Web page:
The third stage, like the second, used a single T-2 engine with 200,000 pounds of thrust using liquid hydrogen and oxygen.

The command module was the main vehicle the astronauts would use for the trip. Its general shape was that of a slightly flattened cone, with a base diameter of 13 feet. It was 11 feet tall and weighed about six tons. The interior space for the astronauts was ap-proximately that of a typical telephone booth, luxury accommodations compared to the even smaller volume of the previous Mercury and Gemini capsules.

The service module carried the fuel cells for electric power, oxygen for the environmental system, and a 20,500-pound- thrust engine. The service module was attached to the base of the cone, behind the command module, was 13 feet in diameter and 24 feet long. Fully loaded, it weighed 26 tons. It would be left behind when the command module re-entered the atmosphere.

The rocket engines and thrusters used on the command and service modules, and on the lunar module used the hypergolic fuel monomethyl hydrazine and nitrogen tetroxide, which will ignite spontaneously upon mixing. Another advantage is that these engines did not require liquid oxygen.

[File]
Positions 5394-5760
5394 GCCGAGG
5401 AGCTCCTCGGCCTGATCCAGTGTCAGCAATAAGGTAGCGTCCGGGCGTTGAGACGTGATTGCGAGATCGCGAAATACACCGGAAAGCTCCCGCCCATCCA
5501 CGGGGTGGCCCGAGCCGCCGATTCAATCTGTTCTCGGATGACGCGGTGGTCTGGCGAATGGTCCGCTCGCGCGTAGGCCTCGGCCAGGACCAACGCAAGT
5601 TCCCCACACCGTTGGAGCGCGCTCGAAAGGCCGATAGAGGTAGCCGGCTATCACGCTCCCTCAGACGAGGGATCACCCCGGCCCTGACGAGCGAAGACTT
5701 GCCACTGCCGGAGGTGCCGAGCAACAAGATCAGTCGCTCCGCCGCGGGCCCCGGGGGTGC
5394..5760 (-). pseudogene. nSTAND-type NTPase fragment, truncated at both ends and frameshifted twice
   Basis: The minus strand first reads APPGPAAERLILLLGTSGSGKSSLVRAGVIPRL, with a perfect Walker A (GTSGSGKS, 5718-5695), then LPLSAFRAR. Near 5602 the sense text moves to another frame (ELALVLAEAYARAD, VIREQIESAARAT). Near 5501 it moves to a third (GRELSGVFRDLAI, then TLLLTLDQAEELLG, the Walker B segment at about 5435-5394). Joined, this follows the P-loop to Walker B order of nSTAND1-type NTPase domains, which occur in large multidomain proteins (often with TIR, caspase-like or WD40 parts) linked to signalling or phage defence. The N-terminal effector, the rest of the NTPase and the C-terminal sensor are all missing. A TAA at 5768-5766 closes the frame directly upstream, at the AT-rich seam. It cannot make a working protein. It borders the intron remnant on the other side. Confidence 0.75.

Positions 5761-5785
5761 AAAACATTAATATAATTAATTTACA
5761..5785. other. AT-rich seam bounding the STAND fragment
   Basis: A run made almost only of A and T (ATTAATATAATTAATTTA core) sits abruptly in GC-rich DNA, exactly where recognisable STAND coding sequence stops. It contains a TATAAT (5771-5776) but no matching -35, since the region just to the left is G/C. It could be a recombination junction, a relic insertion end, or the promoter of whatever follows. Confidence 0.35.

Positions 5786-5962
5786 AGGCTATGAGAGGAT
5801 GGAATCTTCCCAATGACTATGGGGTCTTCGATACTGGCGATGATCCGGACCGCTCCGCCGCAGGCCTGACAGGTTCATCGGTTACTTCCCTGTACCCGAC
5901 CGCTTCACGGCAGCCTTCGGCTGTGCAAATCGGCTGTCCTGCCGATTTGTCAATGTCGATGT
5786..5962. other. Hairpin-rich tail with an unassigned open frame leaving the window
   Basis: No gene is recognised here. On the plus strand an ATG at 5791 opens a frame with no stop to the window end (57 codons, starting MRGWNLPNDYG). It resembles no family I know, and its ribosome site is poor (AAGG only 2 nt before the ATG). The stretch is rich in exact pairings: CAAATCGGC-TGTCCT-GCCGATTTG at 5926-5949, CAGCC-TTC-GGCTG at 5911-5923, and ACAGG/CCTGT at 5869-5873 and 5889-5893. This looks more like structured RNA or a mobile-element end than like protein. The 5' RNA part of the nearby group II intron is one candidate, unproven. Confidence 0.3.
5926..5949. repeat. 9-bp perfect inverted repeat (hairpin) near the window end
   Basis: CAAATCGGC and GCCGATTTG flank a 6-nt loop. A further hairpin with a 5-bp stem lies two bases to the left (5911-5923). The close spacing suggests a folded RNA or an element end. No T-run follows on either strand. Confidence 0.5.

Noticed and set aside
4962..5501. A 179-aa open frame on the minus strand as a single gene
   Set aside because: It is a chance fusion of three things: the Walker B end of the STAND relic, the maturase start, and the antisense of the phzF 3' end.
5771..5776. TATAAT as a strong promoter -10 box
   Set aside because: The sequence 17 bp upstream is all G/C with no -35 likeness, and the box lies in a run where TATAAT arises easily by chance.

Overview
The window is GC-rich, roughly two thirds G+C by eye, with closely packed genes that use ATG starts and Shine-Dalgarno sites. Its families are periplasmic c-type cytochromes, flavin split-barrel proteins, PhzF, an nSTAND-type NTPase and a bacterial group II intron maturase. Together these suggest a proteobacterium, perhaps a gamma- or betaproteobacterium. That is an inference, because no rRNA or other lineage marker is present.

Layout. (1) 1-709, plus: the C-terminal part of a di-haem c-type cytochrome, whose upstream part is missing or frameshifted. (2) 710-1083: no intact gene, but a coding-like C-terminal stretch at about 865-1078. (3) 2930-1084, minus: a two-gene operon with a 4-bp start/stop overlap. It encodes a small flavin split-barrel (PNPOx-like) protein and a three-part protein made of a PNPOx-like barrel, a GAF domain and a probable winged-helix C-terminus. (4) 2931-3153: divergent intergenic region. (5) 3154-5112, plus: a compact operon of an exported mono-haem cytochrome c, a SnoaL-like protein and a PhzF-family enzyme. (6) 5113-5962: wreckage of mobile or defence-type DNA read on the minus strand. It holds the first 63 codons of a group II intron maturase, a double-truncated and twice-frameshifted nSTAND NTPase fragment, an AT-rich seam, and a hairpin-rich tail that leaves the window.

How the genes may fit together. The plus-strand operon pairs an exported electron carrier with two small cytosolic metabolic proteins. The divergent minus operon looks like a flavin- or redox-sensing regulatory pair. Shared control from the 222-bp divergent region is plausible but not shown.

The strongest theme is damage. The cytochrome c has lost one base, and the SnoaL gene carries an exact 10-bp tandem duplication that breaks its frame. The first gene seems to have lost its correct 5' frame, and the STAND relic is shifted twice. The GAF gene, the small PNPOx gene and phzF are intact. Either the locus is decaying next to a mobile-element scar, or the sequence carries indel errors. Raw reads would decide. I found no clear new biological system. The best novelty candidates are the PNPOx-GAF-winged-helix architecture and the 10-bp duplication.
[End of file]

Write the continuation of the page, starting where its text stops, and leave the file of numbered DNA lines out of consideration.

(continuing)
The lunar module basically consisted of two main halves: the ascent and descent stages. It was designed to accommodate two astronauts, had seats, and only a limited quantity of fuel. It was intended only to operate in the vacu-1 urn of space and support itself under lunar gravity (one-sixth that ' of Earth).

How does an engineeir get assigned to a project that is destined to make histry? As usual, you must be in the right place at the right time his is not as easy as it sounds, since most engineers have to earn a living where the work may not be in the history-making class. I was not involved in drafting the original Grumman aircraft proposal to NASA for the lunar module. In November 1962, I was busy with flight development of the Navy A-6 carrier-based aircraft at Grumman’s Calverton Airfield, some 50 miles east of the main Grumman plant in Bethpage, N.Y.

Upon returning from the airfield late one evening, I went back to my desk for some papers and noticed a copy of the lunar module proposal. Tired and not up to reading it, I just paged through it quickly until I noticed an organization chart. Something on the chart caught my eye; my name was on it.

It was too late to find out what was going on, so I inquired the next morning. I was told to go home, pack a bag, and get down to Houston to negotiate the NASA letter of intent and contract to build Apollo’s lunar module. At the time, Grumman was a small aircraft company not as formally structured as its larger counterparts.